That’s interesting. I was curious because I know you also work in photography and comedy and both those fields you watch an audience respond in real-time to your art, however in podcasting you kind of create into the abyss. How does that juxtaposition feel?
I’ve never thought of it like that, but you’re right. I mean, podcasting certainly feels different from both those fields, but in particular, it feels different from comedy.
When you perform as a comic, you rarely have anything to show for your work. You tend to work your butt off writing and rehearsing a show only to perform it and call it quits straight after. Podcasting isn’t like that. You have this tangible thing to show as evidence of your time and work. That’s something you don’t have with comedy.
What piece of advice have you given on the podcast that you rely on in your own life?
Honestly, I carry a lot of the affirmations from the podcast around with me. I find they truly help me I need a mindset shift in general. They center me and empower me with this ability to check myself and to live in the moment and in turn, that’s enabled me to refuse negative thoughts any space, making them less impactful and brutal.
I like to think of negative or anxious thoughts as a little pitbull, one that’s there to protect me but that’s also scared, bitter, and in need of reassurance. I remind myself that while she’s there for a natural reason, just like our anxious thoughts, her feelings aren’t always grounded in sense. It’s my job to sieve through her reactions and to remind her that while having negative emotions is normal, acting on them is not always productive.
On that, do you tend to wear the hat of the advice-giving friend in your social circles?
Yes absolutely. I love life hacks. I love psychology. I really enjoy analyzing emotional situations, and despite sometimes failing to always utilize those skills in my own life, I have always been that person that people would turn to when they needed help navigating theirs.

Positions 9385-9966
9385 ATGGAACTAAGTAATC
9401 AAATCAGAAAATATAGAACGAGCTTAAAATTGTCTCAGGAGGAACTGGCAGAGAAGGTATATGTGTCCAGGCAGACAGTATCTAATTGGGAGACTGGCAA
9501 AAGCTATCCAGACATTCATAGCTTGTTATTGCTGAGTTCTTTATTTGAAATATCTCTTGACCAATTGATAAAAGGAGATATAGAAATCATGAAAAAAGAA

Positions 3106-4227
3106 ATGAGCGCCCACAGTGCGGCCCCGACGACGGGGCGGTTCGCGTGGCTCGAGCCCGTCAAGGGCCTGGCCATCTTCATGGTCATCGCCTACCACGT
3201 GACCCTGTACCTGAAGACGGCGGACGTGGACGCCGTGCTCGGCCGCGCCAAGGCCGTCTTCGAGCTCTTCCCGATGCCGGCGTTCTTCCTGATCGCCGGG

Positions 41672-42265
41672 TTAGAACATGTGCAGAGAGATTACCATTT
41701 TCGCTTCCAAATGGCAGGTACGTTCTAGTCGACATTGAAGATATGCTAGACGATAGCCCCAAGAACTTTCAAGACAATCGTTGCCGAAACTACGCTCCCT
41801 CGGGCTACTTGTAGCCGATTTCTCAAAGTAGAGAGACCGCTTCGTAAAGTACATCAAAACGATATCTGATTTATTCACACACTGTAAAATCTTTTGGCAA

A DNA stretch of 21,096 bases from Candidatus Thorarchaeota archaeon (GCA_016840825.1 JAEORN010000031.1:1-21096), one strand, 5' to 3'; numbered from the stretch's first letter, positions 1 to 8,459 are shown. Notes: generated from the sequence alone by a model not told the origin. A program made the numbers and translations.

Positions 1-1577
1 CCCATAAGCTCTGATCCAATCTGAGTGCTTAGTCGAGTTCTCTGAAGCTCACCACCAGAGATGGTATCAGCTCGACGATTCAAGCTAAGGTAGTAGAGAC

In fact, I used to over-exhaust myself with other people’s problems. I used to think that interrupting my own life for someone else was a way to show other people that I care for them, but it isn’t, it is just a way for two people to carry heavy emotions instead of one.
It’s more helpful to be a sturdy, trustworthy shoulder for a friend to cry on than it is to be a tired drained mirror of what a friend is feeling themselves. There’s a big difference between sensitivity and fragility. It took me a long time to realize that.
Was there a person who acted as this beacon of advice for you?
Not particularly. I had a difficult childhood and so when I was very young, I didn’t have those adults around me who I could truly feel guided by or trust.
Do you think you became this beacon because of that space perhaps?
That’s a deep read, but, yes, I suppose you’re exactly on the ball. However, once I went to high school I moved in with my grandmother and she became that person for me. She was never judgy. She was always real. I remember she spoke to me about birth control when I was fourteen and at the time, nobody was speaking to teenagers about that stuff, but she did it with such grace and impartiality. It made me respect her so much.
My grandmother has always been my biggest number one fan. I like to think that I channel her energy, the magic of someone patient who loves you and wants the best for you, in my podcast because she was always like that with me.
Well as a daily listener, it certainly feels like you do. This podcast feels like a beautiful way to honor her.
You’re going to make me cry. Thank you. That’s so sweet. I know she’d be really proud of it. She would hate the cussing, but she’d be proud of it.
And to finish, what is your favorite sound?
Well, I used to play tennis and if you’ve ever opened a fresh, sealed can of tennis balls, you have heard my favorite sound in the world.
I remember lifting the lid of the can off like a can of soup and hearing this pop and peel sound that was so immensely satisfying. I wasn’t even very good at tennis but that sound, actually any popping sound like a cork or a biscuit tin, is my favorite sound in the world. It just promises good vibes. It feels like a luxury. It says good things are coming.
interview by Alice O’Brien, for Bear Radio